llong cur = carry + a[i] * 1LL * b;
      a[i] = int(cur%base);
      carry = int(cur/base);
   }
   while( sz(a) > 1 && a.back() == 0 )
      a.pop_back();
}

int divint(vi& a, int d) { // carry = a%d; a /= d; return carry;
   int carry = 0;
   for(int i = sz(a)-1; i >= 0; i--) {
      llong cur = a[i] + carry * 1LL * base;
      a[i] = int(cur/d);
      carry = int(cur%d);
   }
   while( sz(a) > 1 && a.back() == 0 )
      a.pop_back();
   return carry;
}

void add(vi& a, vi& b) { // a += b
   for(int i = 0, c = 0, l = max(sz(a),sz(b)); i < l || c; i++) {
      if( i == sz(a) )
         a.push_back(0);
      a[i] += ((i<sz(b))?b[i]:0) + c;
      c = a[i] >= base;
      if( c ) a[i] -= base;
   }
}

int main() {

   ios_base::sync_with_stdio(0);
   cin.tie(0);

   int from, to; cin >> from >> to;
   string s; cin >> s;
   vi res(1,0); vi m(1,1); vi tmp;
   for(int i = sz(s)-1; i >= 0; i--) {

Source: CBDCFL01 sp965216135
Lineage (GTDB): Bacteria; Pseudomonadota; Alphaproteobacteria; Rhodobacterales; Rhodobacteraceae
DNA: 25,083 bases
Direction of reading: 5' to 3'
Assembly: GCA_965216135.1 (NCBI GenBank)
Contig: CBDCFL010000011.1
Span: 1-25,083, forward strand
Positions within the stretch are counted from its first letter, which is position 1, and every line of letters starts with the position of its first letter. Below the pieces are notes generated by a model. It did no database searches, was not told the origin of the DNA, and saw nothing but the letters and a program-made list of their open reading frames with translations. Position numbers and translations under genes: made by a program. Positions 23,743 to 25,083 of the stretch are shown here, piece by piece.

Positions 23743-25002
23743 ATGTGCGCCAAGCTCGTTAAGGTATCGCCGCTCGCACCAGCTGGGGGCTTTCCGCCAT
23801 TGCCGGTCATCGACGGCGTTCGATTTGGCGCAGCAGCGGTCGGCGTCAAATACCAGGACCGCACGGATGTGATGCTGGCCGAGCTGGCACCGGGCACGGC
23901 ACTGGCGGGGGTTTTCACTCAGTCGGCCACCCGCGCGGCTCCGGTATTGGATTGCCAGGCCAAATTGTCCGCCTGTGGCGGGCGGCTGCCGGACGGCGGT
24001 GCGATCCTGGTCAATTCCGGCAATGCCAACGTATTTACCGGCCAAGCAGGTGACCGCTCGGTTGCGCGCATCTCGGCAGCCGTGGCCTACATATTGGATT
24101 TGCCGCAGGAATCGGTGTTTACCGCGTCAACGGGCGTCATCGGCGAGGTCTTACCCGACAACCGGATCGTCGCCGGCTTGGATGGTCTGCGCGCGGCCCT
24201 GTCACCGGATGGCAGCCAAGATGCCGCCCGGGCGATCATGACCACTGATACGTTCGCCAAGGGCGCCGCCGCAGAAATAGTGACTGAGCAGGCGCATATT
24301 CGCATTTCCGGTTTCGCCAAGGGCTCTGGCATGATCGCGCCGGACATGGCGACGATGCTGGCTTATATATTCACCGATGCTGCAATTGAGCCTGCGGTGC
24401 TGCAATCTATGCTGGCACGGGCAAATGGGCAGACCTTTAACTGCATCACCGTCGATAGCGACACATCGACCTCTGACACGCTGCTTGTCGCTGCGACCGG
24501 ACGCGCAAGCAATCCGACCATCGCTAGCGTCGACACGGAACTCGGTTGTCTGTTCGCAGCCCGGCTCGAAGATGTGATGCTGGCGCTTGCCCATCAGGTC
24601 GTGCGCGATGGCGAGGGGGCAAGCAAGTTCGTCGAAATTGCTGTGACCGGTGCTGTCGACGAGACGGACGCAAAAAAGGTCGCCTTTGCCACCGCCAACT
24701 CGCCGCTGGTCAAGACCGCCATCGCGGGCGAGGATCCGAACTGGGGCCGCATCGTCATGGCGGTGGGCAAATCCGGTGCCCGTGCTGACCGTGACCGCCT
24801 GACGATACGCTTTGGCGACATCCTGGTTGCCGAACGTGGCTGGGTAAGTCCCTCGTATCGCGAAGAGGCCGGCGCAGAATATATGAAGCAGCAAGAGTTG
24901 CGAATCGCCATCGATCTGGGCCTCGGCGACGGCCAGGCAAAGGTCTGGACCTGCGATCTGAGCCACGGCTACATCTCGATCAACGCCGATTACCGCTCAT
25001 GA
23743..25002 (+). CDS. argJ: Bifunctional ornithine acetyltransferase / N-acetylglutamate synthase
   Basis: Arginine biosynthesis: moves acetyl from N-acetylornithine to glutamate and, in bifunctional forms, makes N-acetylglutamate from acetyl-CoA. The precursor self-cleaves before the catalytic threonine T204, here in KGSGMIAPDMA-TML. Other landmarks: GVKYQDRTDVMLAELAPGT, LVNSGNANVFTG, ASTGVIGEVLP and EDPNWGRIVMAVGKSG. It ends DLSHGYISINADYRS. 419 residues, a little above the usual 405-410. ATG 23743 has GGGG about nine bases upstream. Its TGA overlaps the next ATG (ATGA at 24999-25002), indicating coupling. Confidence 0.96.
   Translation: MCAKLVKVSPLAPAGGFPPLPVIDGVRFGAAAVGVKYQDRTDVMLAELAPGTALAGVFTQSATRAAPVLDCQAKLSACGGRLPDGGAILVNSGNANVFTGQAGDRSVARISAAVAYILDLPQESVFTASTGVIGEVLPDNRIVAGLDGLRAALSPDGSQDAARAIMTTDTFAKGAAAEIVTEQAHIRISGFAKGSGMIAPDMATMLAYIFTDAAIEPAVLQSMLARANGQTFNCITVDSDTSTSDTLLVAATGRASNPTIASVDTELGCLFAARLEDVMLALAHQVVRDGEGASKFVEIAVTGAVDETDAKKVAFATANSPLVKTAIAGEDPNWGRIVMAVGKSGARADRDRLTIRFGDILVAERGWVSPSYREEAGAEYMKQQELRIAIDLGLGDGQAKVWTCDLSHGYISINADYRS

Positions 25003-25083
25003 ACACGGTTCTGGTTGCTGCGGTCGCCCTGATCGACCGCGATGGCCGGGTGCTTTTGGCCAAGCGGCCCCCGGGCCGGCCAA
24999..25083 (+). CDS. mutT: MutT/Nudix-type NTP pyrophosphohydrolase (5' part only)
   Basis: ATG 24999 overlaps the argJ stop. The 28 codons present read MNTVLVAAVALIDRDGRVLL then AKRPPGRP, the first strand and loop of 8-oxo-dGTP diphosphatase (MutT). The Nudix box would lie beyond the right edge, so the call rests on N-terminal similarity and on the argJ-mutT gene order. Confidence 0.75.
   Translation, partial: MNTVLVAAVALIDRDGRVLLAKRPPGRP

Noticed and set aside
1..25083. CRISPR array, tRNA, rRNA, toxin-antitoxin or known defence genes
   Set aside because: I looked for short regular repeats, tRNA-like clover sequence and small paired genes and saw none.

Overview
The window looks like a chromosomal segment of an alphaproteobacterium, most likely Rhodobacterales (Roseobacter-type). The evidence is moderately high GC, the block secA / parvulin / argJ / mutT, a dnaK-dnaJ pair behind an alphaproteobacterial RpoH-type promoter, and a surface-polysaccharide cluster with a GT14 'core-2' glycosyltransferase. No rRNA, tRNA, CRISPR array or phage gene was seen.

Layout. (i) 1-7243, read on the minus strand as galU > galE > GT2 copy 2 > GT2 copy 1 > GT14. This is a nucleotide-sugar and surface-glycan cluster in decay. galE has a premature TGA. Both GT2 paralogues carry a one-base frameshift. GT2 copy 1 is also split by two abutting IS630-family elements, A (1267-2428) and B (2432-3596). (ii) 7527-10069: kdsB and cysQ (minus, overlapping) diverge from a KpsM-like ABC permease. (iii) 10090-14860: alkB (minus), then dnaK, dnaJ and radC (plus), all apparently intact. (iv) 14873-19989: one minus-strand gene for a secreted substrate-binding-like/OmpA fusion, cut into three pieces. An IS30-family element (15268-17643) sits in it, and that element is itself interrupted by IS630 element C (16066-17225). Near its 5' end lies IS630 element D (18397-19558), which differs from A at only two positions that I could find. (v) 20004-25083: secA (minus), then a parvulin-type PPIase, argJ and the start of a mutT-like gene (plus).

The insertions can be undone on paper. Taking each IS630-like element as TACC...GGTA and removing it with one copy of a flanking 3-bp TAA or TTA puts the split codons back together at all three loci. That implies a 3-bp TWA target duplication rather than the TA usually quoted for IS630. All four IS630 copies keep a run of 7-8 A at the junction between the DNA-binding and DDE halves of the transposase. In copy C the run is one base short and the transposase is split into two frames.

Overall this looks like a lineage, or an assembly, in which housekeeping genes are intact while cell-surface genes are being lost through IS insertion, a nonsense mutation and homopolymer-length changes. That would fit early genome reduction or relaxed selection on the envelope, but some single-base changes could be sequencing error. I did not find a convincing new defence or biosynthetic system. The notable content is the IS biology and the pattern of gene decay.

tmp.assign(m.begin(), m.end());
      mulint(tmp,DigToNumber(s[i]));
      add(res,tmp); mulint(m,from);
   }
   vi ans;
   while( sz(res) > 1 || res.back() != 0 )
      ans.push_back(divint(res,to));
   if( sz(ans) == 0 )
      ans.push_back(0);
   for(int i = sz(ans)-1; i >= 0; i--)
      cout << NumberToDig(ans[i]);
   cout << "\n";

   return 0;
}

How "from -> to" works for string "s":

  1. accumulate Big Number (vector< int >) "res" with s[i]*from^(|s|-i-1), i = |s|-1..0
  2. compute digits by dividing "res" by "to" until res > 0 and save them to another vector
  3. send it to output digit-by-digit (you can use ostringstream instead)

PS I've noted that nickname of thread starter is Denis. And I think this link may be useful too.